Should Dogs Be Allowed in the Bedroom During Sex?
YES, Why Dogs in Bedrooms Can Be OK
Being a pet owner has its perks—loyal companionship, constant affection, and even your own personal bodyguard sometimes. One thing is for sure our furry friend loves being close to us, and the sleeping area is no exception. This is great until you are trying to get it on with that special someone. Prudishness about sexual intercourse, like the wheel, is an entirely human invention. Dogs don't care if you're having sex, so why bother about whether the dog is in the room while you're doing it?
Daniel Caughill, founder of pet-care site the Dog Tale, agreed: "Your dog isn't judging you. If they were, they wouldn't be so cavalier when humping other dogs at the dog park—or their stuffed toys, your mother-in-law's leg, your couch cushion. Even if the dog has any awareness of what you're doing, they probably don't care."
Animation by Frida Bejarano
At most, your pooch will be mildly curious or will take your sounds of, um, enthusiasm, as an invitation to add their voice to the mix. And while that might be annoying momentarily, it's less annoying than having to go through the entire production of ushering your dog out of the room, giving them a treat to keep them quiet, and then scurrying back to make sure the bedroom door is shut securely every time you want to get intimate. Half the fun of sex is in its spontaneity, and interrupting foreplay to drag your pet to the dog's bed or to its crate is no fun for anyone—least of all the dog.
It's true some dogs may misinterpret the sensations of intimacy—the heavy breathing, vigorous movements, strangled cries and so on—as a threat to their owner's person.
"Some pets can get riled up by the sounds they hear and the intimacy they witness," said Brandon Werber, founder of Airvet, an online animal service. "If the pet, for example, is very protective of their pet parent, they may see the sexual advances as a threat to their human and try to intervene."
Even if that is the case, shutting your pup out of the room probably won't help: They'll just bark and whine at the bedroom door.
Everyone knows that part of being a dog owner is engaging in the occasional battle of wills with your pup in order to "Show Them Who's Boss," so you may as well tough out those first few awkward encounters until sex loses its novelty and your dog settles down. Once they get used to the fact that you are not, in fact, being accosted, they'll calm down and learn to sleep through it.
Just maybe don't let them onto the bed. That's weird.
Dogs in the bedroom, yes. Dog on the bed, no.
There are many occasions when dogs belong in the bedroom—sleeping peacefully between you and your partner, waking you in the morning with a wet nose in the face—but sex is not one of them. The last thing you want when you're trying to have sex is another creature in the room demanding the same attention that you're trying to lavish on your partner.
"It's super-distracting—you've got a dog looking, and licking and sniffing, when you're trying to be in the moment," said Kyle Zrenchik, a sex and couples therapist and co-founder of All In Therapy Clinic in Minnetonka, Minnesota. "When it comes to being erotic, your primary focus needs to be on your senses. Anything that takes your mind out of that space, where you start worrying about something else, like the dog scratching at the bed, is really going to interrupt your mood."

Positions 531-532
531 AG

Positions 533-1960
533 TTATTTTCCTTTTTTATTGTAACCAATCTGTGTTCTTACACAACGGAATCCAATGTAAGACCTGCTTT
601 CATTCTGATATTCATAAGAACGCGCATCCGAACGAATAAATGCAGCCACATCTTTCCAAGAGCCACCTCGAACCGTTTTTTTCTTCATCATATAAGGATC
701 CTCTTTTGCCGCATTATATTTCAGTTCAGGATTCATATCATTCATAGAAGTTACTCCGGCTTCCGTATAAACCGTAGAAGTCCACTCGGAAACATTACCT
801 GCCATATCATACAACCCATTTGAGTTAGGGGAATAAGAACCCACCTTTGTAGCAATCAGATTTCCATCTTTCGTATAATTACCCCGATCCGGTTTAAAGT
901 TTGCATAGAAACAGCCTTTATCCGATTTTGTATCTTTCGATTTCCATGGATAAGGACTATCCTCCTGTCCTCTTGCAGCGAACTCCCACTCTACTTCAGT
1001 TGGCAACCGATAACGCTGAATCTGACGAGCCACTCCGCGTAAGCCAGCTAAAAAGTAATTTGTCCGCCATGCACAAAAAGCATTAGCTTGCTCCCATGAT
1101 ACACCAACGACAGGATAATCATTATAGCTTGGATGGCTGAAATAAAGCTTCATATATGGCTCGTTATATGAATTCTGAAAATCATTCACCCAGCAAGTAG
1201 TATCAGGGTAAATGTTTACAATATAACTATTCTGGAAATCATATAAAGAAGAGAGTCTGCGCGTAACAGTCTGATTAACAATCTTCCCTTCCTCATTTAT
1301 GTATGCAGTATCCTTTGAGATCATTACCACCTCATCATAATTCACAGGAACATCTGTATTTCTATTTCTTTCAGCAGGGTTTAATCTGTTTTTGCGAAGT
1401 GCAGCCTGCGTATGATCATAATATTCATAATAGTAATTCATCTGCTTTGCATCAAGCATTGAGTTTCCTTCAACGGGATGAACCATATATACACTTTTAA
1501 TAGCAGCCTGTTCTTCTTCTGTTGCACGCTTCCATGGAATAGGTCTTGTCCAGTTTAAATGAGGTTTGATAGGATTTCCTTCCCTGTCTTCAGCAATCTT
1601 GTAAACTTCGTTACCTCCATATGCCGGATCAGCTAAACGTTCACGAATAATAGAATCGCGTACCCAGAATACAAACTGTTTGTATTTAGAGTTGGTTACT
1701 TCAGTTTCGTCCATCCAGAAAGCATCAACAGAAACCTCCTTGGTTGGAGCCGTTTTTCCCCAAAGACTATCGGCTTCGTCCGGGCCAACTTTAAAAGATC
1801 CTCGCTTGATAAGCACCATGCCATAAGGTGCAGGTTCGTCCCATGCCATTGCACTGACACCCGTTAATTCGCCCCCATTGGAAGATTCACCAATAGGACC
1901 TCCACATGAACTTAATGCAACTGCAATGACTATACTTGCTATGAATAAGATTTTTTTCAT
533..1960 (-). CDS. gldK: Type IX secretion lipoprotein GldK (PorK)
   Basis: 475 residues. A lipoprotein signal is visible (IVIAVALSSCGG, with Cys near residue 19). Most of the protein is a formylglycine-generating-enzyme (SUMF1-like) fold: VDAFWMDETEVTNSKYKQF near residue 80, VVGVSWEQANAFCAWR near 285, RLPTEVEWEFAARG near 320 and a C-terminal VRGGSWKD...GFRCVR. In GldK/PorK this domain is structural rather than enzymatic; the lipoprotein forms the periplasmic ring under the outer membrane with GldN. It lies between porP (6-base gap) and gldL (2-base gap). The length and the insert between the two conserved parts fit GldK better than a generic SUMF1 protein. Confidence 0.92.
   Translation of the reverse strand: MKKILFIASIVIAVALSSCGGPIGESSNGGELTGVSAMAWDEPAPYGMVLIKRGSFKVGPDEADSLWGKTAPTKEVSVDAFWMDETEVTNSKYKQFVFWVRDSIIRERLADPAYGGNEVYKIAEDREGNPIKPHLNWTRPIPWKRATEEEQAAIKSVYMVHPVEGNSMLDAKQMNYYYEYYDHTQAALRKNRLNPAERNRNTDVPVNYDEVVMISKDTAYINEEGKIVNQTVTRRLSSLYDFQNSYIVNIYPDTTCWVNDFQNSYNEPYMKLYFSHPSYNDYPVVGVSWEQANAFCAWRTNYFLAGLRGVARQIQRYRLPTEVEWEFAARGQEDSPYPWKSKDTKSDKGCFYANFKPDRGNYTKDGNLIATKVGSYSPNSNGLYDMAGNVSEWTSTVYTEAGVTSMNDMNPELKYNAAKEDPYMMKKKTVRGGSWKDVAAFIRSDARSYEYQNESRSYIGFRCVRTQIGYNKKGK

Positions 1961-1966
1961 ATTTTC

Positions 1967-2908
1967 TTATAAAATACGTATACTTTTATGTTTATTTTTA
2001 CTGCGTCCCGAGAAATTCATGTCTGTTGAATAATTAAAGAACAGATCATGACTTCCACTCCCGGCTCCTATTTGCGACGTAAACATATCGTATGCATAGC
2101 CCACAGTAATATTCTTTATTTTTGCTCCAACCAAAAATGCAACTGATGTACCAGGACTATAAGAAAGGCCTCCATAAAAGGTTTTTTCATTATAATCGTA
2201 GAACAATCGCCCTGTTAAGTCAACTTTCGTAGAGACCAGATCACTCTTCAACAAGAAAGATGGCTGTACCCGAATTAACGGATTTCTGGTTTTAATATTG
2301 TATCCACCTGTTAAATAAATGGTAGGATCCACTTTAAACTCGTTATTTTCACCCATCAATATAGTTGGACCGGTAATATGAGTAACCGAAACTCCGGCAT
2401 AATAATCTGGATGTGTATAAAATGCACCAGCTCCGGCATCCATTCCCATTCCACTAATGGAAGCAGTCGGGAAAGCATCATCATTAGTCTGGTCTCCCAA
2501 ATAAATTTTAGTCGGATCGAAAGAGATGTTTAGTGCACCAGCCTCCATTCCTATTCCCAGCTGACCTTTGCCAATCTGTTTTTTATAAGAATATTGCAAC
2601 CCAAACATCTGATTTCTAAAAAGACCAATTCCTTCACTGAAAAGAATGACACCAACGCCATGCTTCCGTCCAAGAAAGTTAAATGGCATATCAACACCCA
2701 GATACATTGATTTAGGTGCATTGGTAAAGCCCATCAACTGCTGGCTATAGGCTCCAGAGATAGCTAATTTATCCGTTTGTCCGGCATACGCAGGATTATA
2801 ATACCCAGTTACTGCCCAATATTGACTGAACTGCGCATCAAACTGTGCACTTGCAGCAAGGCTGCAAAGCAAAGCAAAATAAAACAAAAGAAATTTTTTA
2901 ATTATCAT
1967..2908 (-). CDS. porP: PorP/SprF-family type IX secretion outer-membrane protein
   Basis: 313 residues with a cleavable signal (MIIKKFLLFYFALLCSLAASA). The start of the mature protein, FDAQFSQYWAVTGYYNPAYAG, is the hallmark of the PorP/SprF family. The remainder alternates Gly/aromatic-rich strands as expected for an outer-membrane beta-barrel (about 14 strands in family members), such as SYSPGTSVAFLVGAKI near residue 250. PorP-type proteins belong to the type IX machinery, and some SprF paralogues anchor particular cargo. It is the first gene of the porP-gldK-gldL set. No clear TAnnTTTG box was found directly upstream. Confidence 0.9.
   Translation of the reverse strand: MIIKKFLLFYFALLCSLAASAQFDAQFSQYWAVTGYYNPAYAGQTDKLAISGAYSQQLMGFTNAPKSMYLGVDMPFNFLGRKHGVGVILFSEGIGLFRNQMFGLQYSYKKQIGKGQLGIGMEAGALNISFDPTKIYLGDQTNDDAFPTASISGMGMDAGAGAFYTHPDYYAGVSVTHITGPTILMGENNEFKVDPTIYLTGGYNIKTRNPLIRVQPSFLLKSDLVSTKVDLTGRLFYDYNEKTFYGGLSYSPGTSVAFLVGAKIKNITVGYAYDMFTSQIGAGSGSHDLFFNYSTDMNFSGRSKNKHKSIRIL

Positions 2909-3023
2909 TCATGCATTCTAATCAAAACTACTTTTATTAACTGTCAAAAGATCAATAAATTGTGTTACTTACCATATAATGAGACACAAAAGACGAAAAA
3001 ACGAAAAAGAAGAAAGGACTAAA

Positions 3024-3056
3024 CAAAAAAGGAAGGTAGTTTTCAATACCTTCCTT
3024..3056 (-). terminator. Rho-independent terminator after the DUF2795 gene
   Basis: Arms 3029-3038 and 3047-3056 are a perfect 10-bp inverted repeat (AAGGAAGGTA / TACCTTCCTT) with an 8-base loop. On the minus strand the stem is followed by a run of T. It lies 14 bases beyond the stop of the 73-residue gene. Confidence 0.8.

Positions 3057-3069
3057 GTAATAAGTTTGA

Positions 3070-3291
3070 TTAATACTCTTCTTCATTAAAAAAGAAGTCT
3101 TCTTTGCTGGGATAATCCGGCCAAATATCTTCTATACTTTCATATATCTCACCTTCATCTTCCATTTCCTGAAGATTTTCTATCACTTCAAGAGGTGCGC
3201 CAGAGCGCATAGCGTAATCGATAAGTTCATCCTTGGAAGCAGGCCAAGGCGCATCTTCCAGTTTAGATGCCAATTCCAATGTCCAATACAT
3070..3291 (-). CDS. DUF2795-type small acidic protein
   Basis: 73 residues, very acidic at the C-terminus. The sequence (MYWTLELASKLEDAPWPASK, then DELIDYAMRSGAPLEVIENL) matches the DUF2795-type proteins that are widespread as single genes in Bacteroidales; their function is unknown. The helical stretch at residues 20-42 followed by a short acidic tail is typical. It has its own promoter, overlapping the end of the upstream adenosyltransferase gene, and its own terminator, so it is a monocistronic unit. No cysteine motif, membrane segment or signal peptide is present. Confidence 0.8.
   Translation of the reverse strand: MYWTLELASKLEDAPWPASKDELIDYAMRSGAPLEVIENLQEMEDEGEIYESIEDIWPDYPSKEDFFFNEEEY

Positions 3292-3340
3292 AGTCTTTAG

This is especially true if you already struggle with sexual anxiety or performance issues, which tend to worsen with the addition of onlookers, canine or otherwise.
The last thing you want when you're trying to have sex is another creature in the room demanding the same attention that you're trying to lavish on your partner.
Nothing could be worse than riding the wave of an oncoming orgasm only to have it interrupted by a wet and curious nose. Dogs take up both physical and mental space in a situation where you should feel uninhibited. This goes double if you're with someone new. First-time sexual encounters are fraught enough without adding a third party to the mix—because whatever veterinarians might claim about dogs being indifferent to sex, those of us who have had the postcoital afterglow ruined by their judgmental sniffs know better.
Better to shut the dog out of the room and focus all your attention on your partner. Even if most dogs will probably just nap in the corner, Caughill said, very defensive or excitable dogs are going to get riled up by any kind of commotion.
Try tossing them a bone or a treat (out in the hall or in the dog crate or in another room) that will keep them occupied for a while—preferably before you start unbuttoning and stripping down, so you don't have to interrupt foreplay to cater to your curious hound.
As Zrenchik said, "if you and your dog are so entangled with each other that you can't let the dog be out of your sight for more than five minutes while you're trying to get busy, then you're probably not devoting enough of your attention to your partner anyway."